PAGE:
#5537 – 2020 First-Class Forever Stamps - Winter Scenes: Blue Jay

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U.S. #5537

2020 55¢ Winter Scenes: Blue Jay


Value:  55¢ 1-ounce First-class rate (Forever)

Issue Date:  October 16, 2020

First Day City:  Winter Park, FL

Type of Stamp:  Definitive

Printed by:  Ashton Potter (USA) Ltd.

Printing Method:  Offset

Format:  Double-sided booklet of 20

Self-Adhesive

Quantity Printed:  400,000,000

  Blue jays are some of the most common backyard visitors in North America.  During the summer months, they spend their time in breeding pairs, often chasing other birds away.  However, during the cold winter months, their behavior changes.

Groups of around 15 blue jays sometimes gather together in the winter to form what is known as a foraging flock.  these groups may be more successful at finding food during harsh times thanks to more birds scouting at once.  that means when one bird finds food, every member of the flock is able to take advantage of it.  Blue jays are also excellent guards.  When they spot a predatory bird such as an owl or hawk, they alert all birds in the area.  the more blue jays that are around, the harder it is for a large bird of prey to get the drop on one.

In addition to scouting for possible food sources, blue jays also depend on hidden caches they make during the fall months.  These are usually made up of acorns buried in the ground.  However, like swuirrels and other animals that store food, sometimes blue jays do not come back for every cache.  this means many uneaten acorns are able to germinate and grow into oak trees.  In fact, blue jays have become the main way several species of oak are able to spread.  It is amazing the big impact one animal can make.


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U.S. #5537

2020 55¢ Winter Scenes: Blue Jay


Value:  55¢ 1-ounce First-class rate (Forever)

Issue Date:  October 16, 2020

First Day City:  Winter Park, FL

Type of Stamp:  Definitive

Printed by:  Ashton Potter (USA) Ltd.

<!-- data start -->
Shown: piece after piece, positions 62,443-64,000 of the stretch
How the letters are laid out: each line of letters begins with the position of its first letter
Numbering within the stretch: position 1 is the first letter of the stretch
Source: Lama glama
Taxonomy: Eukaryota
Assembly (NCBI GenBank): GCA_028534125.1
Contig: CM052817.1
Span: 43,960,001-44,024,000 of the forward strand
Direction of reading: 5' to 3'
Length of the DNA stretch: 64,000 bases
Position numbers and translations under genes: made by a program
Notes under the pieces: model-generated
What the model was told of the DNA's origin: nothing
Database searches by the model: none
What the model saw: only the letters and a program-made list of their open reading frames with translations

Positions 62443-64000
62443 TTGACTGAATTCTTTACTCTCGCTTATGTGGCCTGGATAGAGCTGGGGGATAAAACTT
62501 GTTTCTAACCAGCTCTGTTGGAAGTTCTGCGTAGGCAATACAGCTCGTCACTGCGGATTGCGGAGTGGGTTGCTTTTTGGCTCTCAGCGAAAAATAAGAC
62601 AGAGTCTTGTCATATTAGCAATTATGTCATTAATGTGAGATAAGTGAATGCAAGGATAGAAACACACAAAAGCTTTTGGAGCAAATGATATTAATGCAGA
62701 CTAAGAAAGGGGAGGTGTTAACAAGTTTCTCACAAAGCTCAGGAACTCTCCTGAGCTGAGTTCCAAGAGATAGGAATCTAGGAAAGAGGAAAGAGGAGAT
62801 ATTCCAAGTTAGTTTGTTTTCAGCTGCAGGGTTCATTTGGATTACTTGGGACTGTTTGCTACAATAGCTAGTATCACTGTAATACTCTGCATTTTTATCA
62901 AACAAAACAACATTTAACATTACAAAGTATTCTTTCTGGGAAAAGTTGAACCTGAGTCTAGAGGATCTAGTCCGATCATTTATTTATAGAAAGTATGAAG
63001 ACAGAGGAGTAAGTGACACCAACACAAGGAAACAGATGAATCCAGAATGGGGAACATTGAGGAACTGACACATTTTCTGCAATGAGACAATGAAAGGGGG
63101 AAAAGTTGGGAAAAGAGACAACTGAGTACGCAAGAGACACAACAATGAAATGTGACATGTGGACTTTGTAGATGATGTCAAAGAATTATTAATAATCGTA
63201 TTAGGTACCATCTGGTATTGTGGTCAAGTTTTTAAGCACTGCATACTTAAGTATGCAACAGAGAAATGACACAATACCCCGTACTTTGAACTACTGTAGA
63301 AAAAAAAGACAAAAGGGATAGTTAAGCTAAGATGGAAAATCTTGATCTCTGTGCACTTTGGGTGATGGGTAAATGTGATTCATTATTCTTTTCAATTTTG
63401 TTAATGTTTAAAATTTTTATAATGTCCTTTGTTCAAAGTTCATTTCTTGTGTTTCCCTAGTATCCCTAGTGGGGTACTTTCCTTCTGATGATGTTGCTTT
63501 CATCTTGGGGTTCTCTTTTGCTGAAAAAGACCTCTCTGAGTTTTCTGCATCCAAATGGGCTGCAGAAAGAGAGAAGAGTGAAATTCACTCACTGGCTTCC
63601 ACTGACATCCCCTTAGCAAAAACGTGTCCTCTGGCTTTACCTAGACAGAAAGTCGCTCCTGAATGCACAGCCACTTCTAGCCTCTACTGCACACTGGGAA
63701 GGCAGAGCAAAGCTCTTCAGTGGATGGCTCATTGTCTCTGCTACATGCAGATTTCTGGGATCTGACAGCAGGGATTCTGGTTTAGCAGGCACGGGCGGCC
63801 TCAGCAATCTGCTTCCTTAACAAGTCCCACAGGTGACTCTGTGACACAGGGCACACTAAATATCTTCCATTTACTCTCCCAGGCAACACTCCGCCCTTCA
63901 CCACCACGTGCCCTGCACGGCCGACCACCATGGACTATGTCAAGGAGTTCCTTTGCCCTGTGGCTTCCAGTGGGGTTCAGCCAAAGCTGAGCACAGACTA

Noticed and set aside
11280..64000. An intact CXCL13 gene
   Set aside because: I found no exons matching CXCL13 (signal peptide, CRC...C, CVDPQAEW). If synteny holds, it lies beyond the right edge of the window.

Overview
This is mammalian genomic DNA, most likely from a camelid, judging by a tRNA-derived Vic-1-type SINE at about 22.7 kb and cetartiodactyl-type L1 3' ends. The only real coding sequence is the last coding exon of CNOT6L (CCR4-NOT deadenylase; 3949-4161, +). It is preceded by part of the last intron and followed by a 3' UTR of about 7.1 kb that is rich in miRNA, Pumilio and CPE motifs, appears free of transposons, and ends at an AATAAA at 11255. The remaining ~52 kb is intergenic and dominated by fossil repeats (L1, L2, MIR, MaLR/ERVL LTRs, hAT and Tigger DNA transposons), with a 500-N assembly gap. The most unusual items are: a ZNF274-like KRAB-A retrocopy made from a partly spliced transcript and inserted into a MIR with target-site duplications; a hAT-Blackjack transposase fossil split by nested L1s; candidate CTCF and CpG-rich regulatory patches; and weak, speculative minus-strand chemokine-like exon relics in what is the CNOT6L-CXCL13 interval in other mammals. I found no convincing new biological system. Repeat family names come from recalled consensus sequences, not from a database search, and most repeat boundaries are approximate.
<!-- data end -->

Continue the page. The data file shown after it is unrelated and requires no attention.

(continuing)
Printing Method:  Offset

Format:  Double-sided booklet of 20

Self-Adhesive

Quantity Printed:  400,000,000

 

Blue jays are some of the most common backyard visitors in North America.  During the summer months, they spend their time in breeding pairs, often chasing other birds away.  However, during the cold winter months, their behavior changes.

Groups of around 15 blue jays sometimes gather together in the winter to form what is known as a foraging flock.  these groups may be more successful at finding food during harsh times thanks to more birds scouting at once.  that means when one bird finds food, every member of the flock is able to take advantage of it.  Blue jays are also excellent guards.  When they spot a predatory bird such as an owl or hawk, they alert all birds in the area.  the more blue jays that are around, the harder it is for a large bird of prey to get the drop on one.

In addition to scouting for possible food sources, blue jays also depend on hidden caches they make during the fall months.  These are usually made up of acorns buried in the ground.  However, like swuirrels and other animals that store food, sometimes blue jays do not come back for every cache.  this means many uneaten acorns are able to germinate and grow into oak trees.  In fact, blue jays have become the main way several species of oak are able to spread.  It is amazing the big impact one animal can make.